New Orleans, LA - Tomorrow, Gulf residents and the nation will mark six years since the beginning of the BP oil disaster. On April 20, 2010, the BP Deepwater Horizon rig exploded off the coast of Louisiana, claiming eleven lives and causing devastating harm to Gulf Coast communities and our ecosystem. Six years later, we remember the eleven lives lost, and stand together as one Gulf by continuing to push for comprehensive ecosystem restoration and a transition away from the destructive oil and gas industry.
“The long term impacts of BP’s oil continue to affect the region’s people and environment,” says Cyn Sarthou, Executive Director of the Gulf Restoration Network. “Recent studies raise serious concerns regarding the health of the Gulf of Mexico. The jury is still out on how systemic and long-lasting the impacts of the disaster on the Gulf’s natural resources will be.”
An April 2016 study documented high rates of reproductive failures in bottlenose dolphins in heavily oiled areas across the Gulf Coast, linking these problems to BP’s oil. Other studies have found a 10 million gallon “bath mat” of oil and a reduction in marine life in the area surrounding the BP blowout.
“Finalized in early April, the $20.8 billion settlement with BP includes $16.7 billion that will go directly towards restoration efforts in the Gulf,” notes Jordan Macha, Gulf Policy Analyst for Gulf Restoration Network. “While these monies are an important step in recovery, it’s a long road to restoration. We must remain vigilant to ensure that funding flows to the best and most deserving projects.”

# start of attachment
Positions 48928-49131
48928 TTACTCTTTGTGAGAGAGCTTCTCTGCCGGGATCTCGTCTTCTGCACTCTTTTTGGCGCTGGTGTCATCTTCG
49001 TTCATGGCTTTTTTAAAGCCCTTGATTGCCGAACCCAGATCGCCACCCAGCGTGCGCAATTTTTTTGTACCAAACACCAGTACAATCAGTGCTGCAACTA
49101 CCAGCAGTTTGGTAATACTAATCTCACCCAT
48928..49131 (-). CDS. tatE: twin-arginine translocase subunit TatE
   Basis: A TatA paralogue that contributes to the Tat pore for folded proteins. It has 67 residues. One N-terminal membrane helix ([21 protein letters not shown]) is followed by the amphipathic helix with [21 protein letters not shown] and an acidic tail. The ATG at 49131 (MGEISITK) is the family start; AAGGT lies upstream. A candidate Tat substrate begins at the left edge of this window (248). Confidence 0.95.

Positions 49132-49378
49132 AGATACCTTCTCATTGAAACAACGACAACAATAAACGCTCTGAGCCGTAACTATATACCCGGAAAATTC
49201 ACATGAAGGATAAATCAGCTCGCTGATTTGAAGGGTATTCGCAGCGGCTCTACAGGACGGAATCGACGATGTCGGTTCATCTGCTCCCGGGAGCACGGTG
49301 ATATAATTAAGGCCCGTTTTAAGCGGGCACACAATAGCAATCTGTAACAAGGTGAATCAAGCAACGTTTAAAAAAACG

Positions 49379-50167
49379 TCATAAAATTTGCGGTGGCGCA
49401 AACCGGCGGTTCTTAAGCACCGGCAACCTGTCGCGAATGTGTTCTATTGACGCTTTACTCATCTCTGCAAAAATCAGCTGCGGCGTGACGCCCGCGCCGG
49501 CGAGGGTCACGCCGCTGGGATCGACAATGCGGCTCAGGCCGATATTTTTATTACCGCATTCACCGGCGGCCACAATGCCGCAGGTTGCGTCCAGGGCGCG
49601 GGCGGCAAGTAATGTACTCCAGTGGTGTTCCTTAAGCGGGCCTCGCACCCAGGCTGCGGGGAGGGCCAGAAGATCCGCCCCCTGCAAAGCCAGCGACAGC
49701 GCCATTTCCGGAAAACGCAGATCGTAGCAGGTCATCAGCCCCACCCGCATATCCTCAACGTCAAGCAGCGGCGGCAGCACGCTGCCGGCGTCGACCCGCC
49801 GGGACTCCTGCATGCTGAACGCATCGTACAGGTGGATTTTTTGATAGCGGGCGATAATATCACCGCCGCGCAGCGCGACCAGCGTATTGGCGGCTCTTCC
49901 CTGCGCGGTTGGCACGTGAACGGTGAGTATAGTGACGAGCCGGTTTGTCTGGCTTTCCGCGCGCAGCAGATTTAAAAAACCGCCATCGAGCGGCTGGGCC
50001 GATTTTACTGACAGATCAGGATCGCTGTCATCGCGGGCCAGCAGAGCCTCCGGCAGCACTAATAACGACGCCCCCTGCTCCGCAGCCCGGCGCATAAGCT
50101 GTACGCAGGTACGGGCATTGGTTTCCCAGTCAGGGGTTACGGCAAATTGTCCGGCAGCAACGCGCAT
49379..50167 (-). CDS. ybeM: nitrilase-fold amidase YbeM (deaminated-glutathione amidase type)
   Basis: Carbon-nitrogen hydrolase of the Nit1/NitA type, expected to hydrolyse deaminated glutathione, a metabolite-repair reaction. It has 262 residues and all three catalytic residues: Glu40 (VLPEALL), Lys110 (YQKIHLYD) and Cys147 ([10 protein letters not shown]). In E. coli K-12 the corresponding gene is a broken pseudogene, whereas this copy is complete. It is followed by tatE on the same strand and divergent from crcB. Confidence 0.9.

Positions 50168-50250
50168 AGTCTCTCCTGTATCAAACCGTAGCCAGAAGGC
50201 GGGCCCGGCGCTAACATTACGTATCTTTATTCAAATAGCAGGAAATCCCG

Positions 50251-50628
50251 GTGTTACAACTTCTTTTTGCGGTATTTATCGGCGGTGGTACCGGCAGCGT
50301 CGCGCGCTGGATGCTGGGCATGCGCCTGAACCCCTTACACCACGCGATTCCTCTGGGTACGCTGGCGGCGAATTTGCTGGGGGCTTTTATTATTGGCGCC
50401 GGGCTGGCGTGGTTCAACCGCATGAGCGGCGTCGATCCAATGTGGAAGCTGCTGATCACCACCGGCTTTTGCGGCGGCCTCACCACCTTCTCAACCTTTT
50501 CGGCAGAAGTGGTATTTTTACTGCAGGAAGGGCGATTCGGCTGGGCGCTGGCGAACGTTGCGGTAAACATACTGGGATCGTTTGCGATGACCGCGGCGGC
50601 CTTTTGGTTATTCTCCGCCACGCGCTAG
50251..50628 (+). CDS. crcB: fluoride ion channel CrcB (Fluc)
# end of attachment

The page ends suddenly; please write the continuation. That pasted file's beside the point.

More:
The funds from the BP settlement will begin disbursement in 2017.
Although the BP disaster was one of the latest and greatest environmental threats to the Gulf, this region has long been an energy sacrifice zone. In Louisiana alone, the Coast Guard’s National Response Center receives around 1,500 oil and/or chemical spill notifications with an average volume of 330,000 gallons spilled annually.
The 2010 BP oil disaster was a catastrophic example of industry failure, but it is not the only one. In the face of myriad threats from the oil and gas industry, Gulf residents are rising up against new offshore drilling in the Gulf of Mexico. Earlier this week, dozens of Gulf Coast residents rallied at a Bureau of Ocean Energy Management (BOEM) oil lease public meeting in New Orleans and residents will be protesting at another BOEM hearing in Houston tomorrow. Just last month, hundreds of people gathered in New Orleans to disrupt the new offshore lease sales in the Gulf of Mexico.
“Six years after the worst oil disaster in U.S. history, the industry is still fighting hard against safety and oversight improvements, ” says Raleigh Hoke of Gulf Restoration Network “Time after time, the oil and gas industry has made it clear that it is either unwilling or unable to address its environmental and community impacts, not to mention its role in global climate change. Ending new offshore lease sales in the Gulf of Mexico is a first step in tackling climate change and making the transition to a more stable, sustainable and equitable economy for our region.”